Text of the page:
If that's still too risky, elements from Netflix's new dating series and 90 Day Fiancé's self-filming experiment could potentially inform future installments of other reality shows. Perhaps the new Bachelorette Clare Crawley's suitors can have coveted one-on-one dates over Zoom after battling in online karaoke competitions. Islanders stranded on individual villas on Love Island could have video sex under a bed sheet while they put their phone cameras on grainy night mode. A bonus episode following the season 12 finale of RHOA relied on unaired footage and freshly shot video taken by husbands and assistants of the cast; voiceovers, too, had a distinctly DIY quality to them. This seems like a snapshot into what we can expect for some time.
Even with every precaution taken, at some point, something's gotta give. The people have come to expect a certain standard in their reality TV. They want to see action, whether it's a face-to-face screaming match at a branded wine release event, a ruthless girl brawl at a nightclub, or a hook-up in an outdoor shower. It might be years before we can get to that point again, because even when quarantine lifts and studios get back to filming under new standards, the impact or COVID-19 will linger indefinitely.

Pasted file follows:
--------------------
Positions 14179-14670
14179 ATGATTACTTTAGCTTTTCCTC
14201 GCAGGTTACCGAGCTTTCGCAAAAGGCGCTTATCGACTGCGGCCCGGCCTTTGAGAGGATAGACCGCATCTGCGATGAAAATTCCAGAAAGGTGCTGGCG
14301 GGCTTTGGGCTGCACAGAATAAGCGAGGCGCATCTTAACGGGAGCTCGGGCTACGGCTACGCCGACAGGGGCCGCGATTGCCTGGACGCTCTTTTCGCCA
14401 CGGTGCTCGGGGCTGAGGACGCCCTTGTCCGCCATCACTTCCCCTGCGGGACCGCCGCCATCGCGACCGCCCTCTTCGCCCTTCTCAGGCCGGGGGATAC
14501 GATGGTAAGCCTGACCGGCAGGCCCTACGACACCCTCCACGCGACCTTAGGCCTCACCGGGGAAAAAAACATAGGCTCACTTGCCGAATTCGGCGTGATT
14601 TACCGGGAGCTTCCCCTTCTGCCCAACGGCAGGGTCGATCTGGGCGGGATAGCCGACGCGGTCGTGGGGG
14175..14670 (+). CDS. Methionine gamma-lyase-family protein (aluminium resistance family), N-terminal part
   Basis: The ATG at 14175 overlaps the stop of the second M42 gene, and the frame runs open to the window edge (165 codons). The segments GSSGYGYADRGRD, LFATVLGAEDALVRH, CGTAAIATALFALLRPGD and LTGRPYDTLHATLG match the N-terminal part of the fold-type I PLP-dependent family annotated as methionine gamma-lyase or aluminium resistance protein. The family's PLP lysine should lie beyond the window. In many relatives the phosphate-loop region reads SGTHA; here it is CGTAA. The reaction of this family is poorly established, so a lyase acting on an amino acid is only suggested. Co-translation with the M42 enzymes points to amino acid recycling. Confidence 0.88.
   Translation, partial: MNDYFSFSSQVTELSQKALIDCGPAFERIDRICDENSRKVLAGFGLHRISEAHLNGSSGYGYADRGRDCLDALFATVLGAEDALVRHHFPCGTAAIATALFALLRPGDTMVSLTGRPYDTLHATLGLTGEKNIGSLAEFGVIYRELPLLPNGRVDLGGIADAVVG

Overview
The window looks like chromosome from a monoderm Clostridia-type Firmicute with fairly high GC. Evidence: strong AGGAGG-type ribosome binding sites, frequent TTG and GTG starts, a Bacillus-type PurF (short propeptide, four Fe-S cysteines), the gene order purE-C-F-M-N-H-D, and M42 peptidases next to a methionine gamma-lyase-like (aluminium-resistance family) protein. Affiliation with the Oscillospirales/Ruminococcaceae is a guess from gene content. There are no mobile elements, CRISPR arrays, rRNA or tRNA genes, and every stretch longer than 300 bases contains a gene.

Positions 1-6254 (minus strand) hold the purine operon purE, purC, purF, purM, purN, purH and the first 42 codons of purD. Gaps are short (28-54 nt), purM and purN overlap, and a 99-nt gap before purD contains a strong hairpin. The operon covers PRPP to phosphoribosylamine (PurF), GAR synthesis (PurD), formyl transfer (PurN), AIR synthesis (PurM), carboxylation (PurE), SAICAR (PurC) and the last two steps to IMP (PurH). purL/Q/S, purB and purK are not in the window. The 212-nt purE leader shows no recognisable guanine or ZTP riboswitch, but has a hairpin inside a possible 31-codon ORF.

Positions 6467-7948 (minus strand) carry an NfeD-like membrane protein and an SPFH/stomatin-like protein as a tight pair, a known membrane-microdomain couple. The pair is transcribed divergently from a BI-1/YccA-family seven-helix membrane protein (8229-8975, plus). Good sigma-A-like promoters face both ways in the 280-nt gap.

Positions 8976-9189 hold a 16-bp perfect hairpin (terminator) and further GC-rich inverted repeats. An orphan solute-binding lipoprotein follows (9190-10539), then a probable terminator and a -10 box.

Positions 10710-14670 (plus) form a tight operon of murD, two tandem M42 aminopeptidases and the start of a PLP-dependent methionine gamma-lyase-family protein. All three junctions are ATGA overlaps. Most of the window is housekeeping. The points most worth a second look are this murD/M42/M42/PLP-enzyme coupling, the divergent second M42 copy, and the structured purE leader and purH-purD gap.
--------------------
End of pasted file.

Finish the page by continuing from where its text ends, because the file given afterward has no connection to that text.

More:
Reality TV can't continue the way we've come to know it if we want to ensure the health and safety of the shame-averse characters that inhabit its world, and the crew that keeps it all going and earns their living from these series. We now have to wonder if it's ethical to put so many people at risk to watch a Bachelor contestant have a bottle of Champagne suggestively explode on her face. As Kourtney Kardashian once reminded her sister Kim when she freaked out about a lost diamond earring on an episode of Keeping Up with the Kardashians, people are dying. Times have changed.
There are enough reruns to hold us over for a while, but this might be the end of the golden age of the greatest genre television has ever known. Pour a glass of Witches of WeHo rosé out for the TV we love.
Alex Zaragoza is a senior staff writer at VICE. She's on Twitter.